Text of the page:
Network, network, network. The extra degrees and certificates you have do not matter unless you can get extra “degrees” in your network so that someone can give you a recommendation for a job. And always work on improving your emotional intelligence while you are networking. People like to interact with you if you can help them in some way.
What was the most memorable moment for you (so far) as a Cheeky Scientist Associate?
Talking with the founder (Isaiah Hankel) and executive leader (Aja Davis Isble) at Cheeky Scientist! Who would have thought that we all have a University of Iowa link!
Introducing my friends to Cheeky Scientist and seeing them use it to their advantage.
The moment I realized networking and adding value to a relationship plays a bigger part in finding a new career than the technical skills from my PhD and other degrees.
What do you see as the next step in your career?
I would like to see the gene therapy product we are working on go through its preclinical development milestones and reach the clinic. I want to get some managerial experience working with CROs who could guide us in product development. I would then like to do some clinical translational work.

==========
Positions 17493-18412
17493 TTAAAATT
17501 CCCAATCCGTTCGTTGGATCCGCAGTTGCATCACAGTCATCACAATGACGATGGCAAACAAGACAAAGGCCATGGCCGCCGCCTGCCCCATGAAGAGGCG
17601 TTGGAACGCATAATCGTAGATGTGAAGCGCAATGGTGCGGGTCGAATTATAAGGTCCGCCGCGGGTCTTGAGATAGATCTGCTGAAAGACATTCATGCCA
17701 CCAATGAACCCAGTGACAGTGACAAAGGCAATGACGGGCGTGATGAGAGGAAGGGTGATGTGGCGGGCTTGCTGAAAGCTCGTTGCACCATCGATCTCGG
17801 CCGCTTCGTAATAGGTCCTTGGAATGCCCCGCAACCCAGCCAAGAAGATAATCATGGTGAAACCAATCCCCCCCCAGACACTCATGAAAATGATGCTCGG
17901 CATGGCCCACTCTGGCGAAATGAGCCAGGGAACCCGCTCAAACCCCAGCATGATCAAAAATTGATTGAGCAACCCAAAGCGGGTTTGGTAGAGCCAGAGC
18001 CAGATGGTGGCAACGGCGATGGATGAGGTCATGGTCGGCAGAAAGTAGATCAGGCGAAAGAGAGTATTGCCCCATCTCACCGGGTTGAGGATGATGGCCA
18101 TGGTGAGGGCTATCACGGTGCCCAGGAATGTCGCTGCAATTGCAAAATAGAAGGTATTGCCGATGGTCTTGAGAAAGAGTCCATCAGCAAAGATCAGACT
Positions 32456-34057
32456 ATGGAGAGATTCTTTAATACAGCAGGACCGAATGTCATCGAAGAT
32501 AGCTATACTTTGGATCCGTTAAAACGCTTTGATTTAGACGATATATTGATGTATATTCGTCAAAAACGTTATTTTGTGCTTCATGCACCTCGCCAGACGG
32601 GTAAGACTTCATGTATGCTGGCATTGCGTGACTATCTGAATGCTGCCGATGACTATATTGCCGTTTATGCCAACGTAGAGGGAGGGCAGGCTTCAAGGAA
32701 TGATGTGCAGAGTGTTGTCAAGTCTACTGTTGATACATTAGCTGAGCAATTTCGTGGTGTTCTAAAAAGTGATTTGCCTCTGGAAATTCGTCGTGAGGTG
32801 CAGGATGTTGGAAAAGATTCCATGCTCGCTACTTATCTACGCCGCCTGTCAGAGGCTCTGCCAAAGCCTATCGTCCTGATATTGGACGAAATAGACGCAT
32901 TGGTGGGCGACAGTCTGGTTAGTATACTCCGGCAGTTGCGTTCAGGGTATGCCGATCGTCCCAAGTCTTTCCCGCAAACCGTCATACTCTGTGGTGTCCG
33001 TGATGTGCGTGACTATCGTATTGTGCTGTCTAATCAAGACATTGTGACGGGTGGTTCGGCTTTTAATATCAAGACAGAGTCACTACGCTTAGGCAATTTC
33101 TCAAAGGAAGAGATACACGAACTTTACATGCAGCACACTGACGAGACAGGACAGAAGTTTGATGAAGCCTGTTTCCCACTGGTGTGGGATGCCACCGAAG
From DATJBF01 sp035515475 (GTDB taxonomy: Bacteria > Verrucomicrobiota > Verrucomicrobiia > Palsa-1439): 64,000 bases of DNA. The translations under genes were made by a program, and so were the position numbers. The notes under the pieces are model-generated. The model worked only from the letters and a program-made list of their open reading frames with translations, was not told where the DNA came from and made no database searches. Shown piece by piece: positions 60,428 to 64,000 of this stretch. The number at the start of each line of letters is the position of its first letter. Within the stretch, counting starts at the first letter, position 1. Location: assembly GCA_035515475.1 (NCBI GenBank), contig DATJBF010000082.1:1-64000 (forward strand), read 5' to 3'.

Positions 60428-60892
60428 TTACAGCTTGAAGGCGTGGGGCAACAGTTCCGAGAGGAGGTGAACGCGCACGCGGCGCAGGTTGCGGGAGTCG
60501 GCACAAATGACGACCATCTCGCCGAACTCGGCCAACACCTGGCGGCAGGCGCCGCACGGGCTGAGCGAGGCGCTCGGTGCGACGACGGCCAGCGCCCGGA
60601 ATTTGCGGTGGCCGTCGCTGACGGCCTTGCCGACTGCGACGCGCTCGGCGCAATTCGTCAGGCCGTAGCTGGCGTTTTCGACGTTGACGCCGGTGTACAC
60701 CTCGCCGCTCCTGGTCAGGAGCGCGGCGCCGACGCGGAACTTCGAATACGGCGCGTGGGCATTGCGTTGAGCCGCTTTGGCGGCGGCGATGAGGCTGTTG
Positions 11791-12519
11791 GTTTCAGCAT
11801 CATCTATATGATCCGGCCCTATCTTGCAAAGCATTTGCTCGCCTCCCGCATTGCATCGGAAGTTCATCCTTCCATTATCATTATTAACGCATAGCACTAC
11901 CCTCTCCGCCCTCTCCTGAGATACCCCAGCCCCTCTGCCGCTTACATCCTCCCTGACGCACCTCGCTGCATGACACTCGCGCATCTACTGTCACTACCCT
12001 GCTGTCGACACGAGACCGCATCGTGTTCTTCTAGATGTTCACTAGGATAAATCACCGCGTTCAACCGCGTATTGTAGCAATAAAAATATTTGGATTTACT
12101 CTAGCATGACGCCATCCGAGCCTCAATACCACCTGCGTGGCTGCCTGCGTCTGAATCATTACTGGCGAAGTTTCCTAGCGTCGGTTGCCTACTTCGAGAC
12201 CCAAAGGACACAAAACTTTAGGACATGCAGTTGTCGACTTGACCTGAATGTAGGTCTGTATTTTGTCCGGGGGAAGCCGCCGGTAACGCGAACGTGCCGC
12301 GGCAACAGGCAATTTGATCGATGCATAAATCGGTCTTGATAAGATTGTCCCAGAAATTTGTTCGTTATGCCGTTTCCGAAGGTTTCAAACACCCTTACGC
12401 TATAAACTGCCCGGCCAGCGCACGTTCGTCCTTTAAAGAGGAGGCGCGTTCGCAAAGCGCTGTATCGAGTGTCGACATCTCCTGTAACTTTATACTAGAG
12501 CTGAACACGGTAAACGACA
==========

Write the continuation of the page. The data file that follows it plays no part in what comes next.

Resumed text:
How can the Association and the Association’s members help you continue to achieve your career goals?
I enjoy watching video interviews and listening to audio interviews of CSA members who transition into industry. I am always keen to learn about what other industry jobs entail.
I want to get to know more of the Executive Associates at Cheeky Scientist so that we can share stories of how to reach our next career objectives, as well as give advice to postdocs and graduate students in transition.
Now that you’ve spent some time working in industry, what is the biggest takeaway(s) you’d like to share with those who are still executing their job search?
Just keep going and don’t give up. In the last year and a half of my postdoc I sent well over 200 CVs, applications and resumes to hundreds of job adverts, ignorant of the mistakes I was making. I had dozens of pre-screening phone interviews, three in-person interviews with CROs and got rejected from all of them. I had also been a long-term postdoc of nearly a decade, partly because I had to wait for my green card. I found my industry job just before finding out about CSA, before I had access to the great resources on the website. Imagine what you can do with the CSA materials and network of members at your disposal! The sky is the limit.
To learn more about how you can transition into an industry career like Shen, including instant access to our exclusive training videos, case studies, industry insider documents, transition plan, and private online network, get on the wait list for the Cheeky Scientist Association.
Isaiah believes that if you feel stuck somewhere in your life right now, you should make a change. Don’t sit still and wait for the world to tell you what to do. Start a new project. Build your own business. Take action. Experimentation is the best teacher.